I have left Dubai’s spiralling towers, man-made islands and mega-malls behind and driven through the desert to the outskirts of the neighbouring city of Abu Dhabi. Turn right before the Zaha Hadid bridge, and a few hundred metres takes you to the heart of Mousafah, a ghetto-like neighbourhood of camps hidden away from the eyes of tourists. It is just one of many areas around the Gulf set aside for an army of labourers building the icons of architecture that are mushrooming all over the region.
Behind the showers, in a yard paved with metal sheets, a line of men stands silently in front of grease-blackened pans, preparing their dinner. Sweat rolls down their heads and necks, their soaked shirts stuck to their backs. A heavy smell of spices and body odour fills the air.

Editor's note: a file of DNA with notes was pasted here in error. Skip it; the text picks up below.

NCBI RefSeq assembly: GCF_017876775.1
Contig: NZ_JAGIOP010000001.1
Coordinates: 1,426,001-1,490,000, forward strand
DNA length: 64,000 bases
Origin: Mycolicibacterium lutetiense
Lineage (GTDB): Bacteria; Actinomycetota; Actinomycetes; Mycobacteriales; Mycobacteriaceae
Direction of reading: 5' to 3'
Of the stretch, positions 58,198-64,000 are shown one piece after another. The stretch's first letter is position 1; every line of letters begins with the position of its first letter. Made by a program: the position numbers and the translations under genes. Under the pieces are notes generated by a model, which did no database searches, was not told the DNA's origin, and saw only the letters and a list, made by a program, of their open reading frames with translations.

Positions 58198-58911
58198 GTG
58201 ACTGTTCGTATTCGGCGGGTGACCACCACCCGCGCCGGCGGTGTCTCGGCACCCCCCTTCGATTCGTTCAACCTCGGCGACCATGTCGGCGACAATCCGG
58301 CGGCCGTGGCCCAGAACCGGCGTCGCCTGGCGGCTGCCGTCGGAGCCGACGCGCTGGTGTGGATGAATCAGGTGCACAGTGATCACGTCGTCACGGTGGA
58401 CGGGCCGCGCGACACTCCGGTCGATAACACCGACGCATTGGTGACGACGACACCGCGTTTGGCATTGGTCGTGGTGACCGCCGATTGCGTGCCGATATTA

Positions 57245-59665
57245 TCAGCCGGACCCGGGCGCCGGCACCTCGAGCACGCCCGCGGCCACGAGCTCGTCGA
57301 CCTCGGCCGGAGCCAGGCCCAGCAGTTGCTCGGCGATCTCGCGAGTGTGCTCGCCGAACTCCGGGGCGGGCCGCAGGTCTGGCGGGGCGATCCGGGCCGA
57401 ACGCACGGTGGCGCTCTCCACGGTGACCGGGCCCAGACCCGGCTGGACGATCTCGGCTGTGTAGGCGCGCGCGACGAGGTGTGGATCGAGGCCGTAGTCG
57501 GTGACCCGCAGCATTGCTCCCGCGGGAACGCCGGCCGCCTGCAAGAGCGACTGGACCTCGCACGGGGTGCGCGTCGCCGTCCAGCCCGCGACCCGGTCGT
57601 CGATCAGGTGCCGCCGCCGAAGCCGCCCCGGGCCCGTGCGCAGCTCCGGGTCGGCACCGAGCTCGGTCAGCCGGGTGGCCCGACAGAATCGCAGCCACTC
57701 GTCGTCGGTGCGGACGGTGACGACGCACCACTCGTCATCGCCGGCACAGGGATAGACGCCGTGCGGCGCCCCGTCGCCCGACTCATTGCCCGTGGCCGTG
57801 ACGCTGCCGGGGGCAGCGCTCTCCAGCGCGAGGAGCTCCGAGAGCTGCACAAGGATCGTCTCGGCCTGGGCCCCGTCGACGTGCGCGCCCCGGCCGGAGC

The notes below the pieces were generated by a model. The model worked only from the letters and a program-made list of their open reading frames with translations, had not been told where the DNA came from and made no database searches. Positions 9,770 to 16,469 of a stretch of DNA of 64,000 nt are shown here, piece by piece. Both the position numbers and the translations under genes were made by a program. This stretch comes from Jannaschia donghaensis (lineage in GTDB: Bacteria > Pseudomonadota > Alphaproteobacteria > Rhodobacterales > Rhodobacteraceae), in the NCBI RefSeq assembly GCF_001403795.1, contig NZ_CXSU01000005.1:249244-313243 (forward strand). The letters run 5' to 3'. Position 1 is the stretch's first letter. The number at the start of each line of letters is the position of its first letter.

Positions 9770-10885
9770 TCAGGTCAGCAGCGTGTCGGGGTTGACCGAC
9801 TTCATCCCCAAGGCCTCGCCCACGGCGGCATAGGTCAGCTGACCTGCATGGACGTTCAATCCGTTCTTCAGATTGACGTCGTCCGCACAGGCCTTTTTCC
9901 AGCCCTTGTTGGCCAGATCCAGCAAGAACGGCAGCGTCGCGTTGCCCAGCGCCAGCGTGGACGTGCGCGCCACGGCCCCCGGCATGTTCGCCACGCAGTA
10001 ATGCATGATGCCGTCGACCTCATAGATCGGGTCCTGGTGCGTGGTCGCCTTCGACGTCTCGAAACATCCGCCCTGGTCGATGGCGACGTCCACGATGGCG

Next to a heap of rubbish, a man holds a plate containing his meal: a few chillies, an onion and three tomatoes, to be fried with spices and eaten with a piece of bread.
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